The city on its side, was listening during a part of this same week to a second confession of that poor fellow whose tongue had outmeasured his discretion. It was listening with reviving dread to the wild and incoherent disclosures of this man, whom it had flung into the black hole of the workhouse. There, crazed by misery and fear of death, he raved about a plot among the blacks to massacre the whites and to put the town to fire and pillage. This second installment of William Paul's excited disclosures, while it increased the sense of impending peril, did not put the government in better position to avert it. For groping in the dark still, it knew not yet where or whom to strike. But in this period of horrible suspense and uncertainty its suspicion fell on another one of Vesey's principal leaders. This time it was on Ned Bennett that the city's distrustful eye fastened. Like that game which children play where the object of search is hidden, and where the seekers as they approach near and yet nearer to the place of concealment, grow warm and then warmer, so was the city, in its terrible search for the source of its danger, growing hot and hotter. That was, indeed, a frightful moment for the conspirators when Ned Bennett became suspected. The city, as the children say in their game, was beginning to burn, for it seemed as if it must at the next move, thrust its iron hand into that underground world where the plot was hatching, and clutching the heart of the great enterprise, snatch it, conspiracy and conspirators, into the light of day. But it was at such a tremendous moment of danger, that the leaders, unawed by the imminency of discovery, took a step to throw the city off of their scent, so daring, dextrous and unexpected as to knock the breath out of us.
Ned Bennett, whom the city was watching as a cat, before springing, watches a mouse, went voluntarily before the Intendant or Mayor of the city, and asked to be examined, if so be he was an object of suspicion to the authorities. Ned was so surprisingly cool and indifferent, and wore so naturally an air of conscious innocence, that the great man was again deceived, and the city was thus thrown a second time out of the course of its game. Ned's arrest and examination were postponed, as the authorities in their perplexity were afraid to take at the time any decisive action, lest it might prove premature and abortive. And so lying on its arms, the city waited and watched for fresh developments and disclosures, while the insurgent leaders, in their underground world watched warily too, and pushed forward with undiminished confidence their final preparations, when they would, out of the dark, strike suddenly their liberating and annihilating blow. This awful state of suspense, of the most watchful suspicion and anxiety on one side, and of wary and anxious preparations on the other, continued for about five or six days, when it was ended by a second act of treachery emanating from the distrusted class of "waiting men," whose highest aspirations did not seem to reach above their masters' cast off garments.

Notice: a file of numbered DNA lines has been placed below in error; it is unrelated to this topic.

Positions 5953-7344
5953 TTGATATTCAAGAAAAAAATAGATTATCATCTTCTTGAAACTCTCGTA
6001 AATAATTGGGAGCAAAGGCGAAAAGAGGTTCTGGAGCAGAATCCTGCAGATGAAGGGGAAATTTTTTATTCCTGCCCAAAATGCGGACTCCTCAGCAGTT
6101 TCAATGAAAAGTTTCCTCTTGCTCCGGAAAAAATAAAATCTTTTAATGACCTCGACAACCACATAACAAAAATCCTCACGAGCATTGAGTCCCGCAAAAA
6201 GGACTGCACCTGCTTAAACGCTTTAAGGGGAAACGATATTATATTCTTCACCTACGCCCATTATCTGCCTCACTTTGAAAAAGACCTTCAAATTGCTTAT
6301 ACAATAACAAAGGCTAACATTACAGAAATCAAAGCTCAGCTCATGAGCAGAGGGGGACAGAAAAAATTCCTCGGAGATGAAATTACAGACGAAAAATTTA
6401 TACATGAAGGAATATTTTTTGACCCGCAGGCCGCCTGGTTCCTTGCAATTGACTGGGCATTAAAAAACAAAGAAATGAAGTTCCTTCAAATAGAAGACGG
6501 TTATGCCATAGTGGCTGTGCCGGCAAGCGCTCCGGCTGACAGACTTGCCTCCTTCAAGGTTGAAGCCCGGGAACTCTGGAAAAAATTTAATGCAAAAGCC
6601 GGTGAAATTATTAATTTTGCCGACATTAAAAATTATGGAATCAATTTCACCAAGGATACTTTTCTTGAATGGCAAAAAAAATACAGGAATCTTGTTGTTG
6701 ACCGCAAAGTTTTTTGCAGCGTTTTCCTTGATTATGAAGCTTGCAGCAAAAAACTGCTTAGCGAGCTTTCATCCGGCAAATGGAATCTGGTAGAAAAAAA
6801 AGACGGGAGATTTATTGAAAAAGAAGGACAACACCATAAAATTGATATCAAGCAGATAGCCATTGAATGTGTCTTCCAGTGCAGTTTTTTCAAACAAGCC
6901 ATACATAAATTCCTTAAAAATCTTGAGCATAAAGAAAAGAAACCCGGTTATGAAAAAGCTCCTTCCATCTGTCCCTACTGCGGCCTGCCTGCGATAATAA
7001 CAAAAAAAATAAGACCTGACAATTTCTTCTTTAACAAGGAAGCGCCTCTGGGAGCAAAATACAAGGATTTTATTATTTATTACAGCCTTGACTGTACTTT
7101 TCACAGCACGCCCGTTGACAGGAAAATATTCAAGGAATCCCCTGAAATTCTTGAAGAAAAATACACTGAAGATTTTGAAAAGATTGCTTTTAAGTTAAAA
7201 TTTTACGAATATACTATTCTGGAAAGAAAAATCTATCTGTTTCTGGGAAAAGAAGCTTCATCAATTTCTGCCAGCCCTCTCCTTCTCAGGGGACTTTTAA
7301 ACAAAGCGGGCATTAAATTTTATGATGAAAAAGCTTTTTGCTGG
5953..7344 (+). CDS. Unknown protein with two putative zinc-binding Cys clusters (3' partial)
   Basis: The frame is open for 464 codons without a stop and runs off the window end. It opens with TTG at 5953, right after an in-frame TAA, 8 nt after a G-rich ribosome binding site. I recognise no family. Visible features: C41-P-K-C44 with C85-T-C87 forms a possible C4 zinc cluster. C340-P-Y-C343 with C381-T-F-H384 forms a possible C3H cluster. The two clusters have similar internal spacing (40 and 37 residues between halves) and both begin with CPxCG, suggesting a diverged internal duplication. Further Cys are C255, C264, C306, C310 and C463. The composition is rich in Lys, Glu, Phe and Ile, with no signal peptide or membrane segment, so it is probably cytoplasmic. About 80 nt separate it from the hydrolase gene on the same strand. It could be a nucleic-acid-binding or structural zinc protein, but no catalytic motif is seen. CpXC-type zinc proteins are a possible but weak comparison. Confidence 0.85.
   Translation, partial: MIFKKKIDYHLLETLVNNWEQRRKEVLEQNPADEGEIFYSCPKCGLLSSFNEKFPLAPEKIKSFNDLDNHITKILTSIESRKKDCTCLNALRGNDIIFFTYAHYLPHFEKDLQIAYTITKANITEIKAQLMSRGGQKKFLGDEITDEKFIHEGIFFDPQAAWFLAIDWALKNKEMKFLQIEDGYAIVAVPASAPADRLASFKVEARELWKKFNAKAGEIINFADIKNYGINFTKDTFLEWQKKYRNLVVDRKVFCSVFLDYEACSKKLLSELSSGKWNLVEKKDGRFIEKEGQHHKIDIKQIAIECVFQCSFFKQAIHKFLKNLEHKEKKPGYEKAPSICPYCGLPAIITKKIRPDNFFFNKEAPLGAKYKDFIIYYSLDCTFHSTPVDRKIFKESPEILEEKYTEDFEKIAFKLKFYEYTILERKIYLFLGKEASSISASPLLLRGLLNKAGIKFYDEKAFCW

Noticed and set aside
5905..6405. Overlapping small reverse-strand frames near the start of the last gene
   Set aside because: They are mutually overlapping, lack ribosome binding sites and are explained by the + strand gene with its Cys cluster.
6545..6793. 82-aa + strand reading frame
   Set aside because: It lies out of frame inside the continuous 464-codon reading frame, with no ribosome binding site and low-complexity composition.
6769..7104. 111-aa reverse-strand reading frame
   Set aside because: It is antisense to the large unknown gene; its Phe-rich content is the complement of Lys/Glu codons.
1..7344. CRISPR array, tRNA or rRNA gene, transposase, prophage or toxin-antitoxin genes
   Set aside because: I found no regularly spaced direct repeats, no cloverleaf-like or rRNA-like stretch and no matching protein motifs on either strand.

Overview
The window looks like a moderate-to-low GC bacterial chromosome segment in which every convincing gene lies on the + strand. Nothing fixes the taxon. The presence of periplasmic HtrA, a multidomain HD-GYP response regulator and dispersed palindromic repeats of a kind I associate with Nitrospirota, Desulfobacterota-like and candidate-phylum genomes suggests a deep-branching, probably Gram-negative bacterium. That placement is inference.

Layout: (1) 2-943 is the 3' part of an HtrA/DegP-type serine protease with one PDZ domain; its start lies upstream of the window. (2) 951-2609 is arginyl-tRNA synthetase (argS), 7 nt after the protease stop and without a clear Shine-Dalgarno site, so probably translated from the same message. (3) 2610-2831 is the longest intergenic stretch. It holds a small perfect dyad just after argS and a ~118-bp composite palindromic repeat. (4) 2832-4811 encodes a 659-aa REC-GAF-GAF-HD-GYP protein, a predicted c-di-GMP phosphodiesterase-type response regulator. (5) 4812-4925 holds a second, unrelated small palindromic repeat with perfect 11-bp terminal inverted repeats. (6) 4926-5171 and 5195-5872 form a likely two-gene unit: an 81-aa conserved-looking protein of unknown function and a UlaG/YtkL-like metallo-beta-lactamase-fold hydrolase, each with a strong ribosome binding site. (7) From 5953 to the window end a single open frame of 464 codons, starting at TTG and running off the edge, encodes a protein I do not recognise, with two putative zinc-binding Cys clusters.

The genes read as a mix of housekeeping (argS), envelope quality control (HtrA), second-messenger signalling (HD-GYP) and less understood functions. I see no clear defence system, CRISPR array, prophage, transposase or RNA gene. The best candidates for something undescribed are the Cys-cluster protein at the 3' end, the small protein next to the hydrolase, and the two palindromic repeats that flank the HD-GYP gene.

Unlike the first, the information furnished to the authorities by the second traitor, was not lacking in definiteness. For this fellow knew what he was talking about. He knew almost all of the leaders, and many particulars connected with the plot. The city was thus placed in possession of the secret. It knew now the names of the ringleaders. But confident, apparently, of its ability to throttle the intended insurrection, it allowed two days to pass and the 16th of June, without making any arrests. Cat-like it crouched ready to spring, while it followed the unconscious movements of the principal conspirators. For Vesey and his principal officers were at that time, ignorant of the second betrayal, and therefore of the fact that they were from the 14th of June at the mercy of the police. On Saturday night, June 15th, an incident occurred, however, which warned them that they were betrayed, and that disaster was close at hand. This incident revealed as by a flash of lightning the hopelessness of their position. On that day Vesey had instructed one of his aids, Jesse Blackwood, to go into the country in the evening for the purpose of preparing the plantation slaves to enter the city on the day following, which was Sunday, June 16th, the time fixed for beginning the insurrection. Jesse was unable to discharge this mission, either on Saturday night or Sunday morning, owning to the increased strength and vigilance of the city police and of its patrol guard. He had succeeded on Sunday morning in getting by two of their lines, but at the third line he was halted and turned back into the city. When this ominous fact was reported to the Old Chief, Vesey became very sorrowful. He and the other leaders must have instantly perceived that they were caught, as in a trap, and that the end was near. It was probably on this Sunday that they destroyed their papers, lists of names and other incriminating evidence. The shadow of the approaching catastrophe deepened and spread rapidly around and above them as they watched and waited helplessly under the huge asp of slavery, which enraged and now completely coiled, was about to strike. The stroke fell first on Peter, Rolla, Ned, and Batteau Bennett. The last, although but a boy of eighteen, was one of the most active of the younger leaders of the plot. Vesey was not captured until the fourth day afterward. So secret and profound had been his methods of operations in the underground world, that the early reports of his connection with the conspiracy, were generally discredited among the whites. Jesse Blackwood was taken the next day, and four days later, on June 27th, Monday Gell was arrested. Gullah Jack eluded the search of the police until July 5th, when he too was struck by the huge slave asp.